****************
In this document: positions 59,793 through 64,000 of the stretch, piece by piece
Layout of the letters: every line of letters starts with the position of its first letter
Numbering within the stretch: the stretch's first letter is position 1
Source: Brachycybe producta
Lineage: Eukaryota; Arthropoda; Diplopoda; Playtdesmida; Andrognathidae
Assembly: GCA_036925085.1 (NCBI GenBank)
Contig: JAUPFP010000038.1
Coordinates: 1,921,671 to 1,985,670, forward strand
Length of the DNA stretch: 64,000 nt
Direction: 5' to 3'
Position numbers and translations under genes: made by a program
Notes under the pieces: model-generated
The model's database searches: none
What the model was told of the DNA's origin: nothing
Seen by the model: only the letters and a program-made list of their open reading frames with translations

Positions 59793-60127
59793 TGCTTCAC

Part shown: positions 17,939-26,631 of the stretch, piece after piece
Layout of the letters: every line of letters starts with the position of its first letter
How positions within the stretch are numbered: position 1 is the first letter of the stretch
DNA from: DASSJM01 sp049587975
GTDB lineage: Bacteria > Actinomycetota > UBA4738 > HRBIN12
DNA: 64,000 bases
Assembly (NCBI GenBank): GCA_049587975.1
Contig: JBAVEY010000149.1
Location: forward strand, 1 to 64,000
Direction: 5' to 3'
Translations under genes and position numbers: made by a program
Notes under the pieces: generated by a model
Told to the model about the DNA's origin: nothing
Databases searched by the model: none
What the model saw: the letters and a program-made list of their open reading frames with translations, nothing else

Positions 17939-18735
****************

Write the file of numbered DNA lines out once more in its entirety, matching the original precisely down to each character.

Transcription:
In this document: positions 59,793 through 64,000 of the stretch, piece by piece
Layout of the letters: every line of letters starts with the position of its first letter
Numbering within the stretch: the stretch's first letter is position 1
Source: Brachycybe producta
Lineage: Eukaryota; Arthropoda; Diplopoda; Playtdesmida; Andrognathidae
Assembly: GCA_036925085.1 (NCBI GenBank)
Contig: JAUPFP010000038.1
Coordinates: 1,921,671 to 1,985,670, forward strand
Length of the DNA stretch: 64,000 nt
Direction: 5' to 3'
Position numbers and translations under genes: made by a program
Notes under the pieces: model-generated
The model's database searches: none
What the model was told of the DNA's origin: nothing
Seen by the model: only the letters and a program-made list of their open reading frames with translations

Positions 59793-60127
59793 TGCTTCAC

Part shown: positions 17,939-26,631 of the stretch, piece after piece
Layout of the letters: every line of letters starts with the position of its first letter
How positions within the stretch are numbered: position 1 is the first letter of the stretch
DNA from: DASSJM01 sp049587975
GTDB lineage: Bacteria > Actinomycetota > UBA4738 > HRBIN12
DNA: 64,000 bases
Assembly (NCBI GenBank): GCA_049587975.1
Contig: JBAVEY010000149.1
Location: forward strand, 1 to 64,000
Direction: 5' to 3'
Translations under genes and position numbers: made by a program
Notes under the pieces: generated by a model
Told to the model about the DNA's origin: nothing
Databases searched by the model: none
What the model saw: the letters and a program-made list of their open reading frames with translations, nothing else

Positions 17939-18735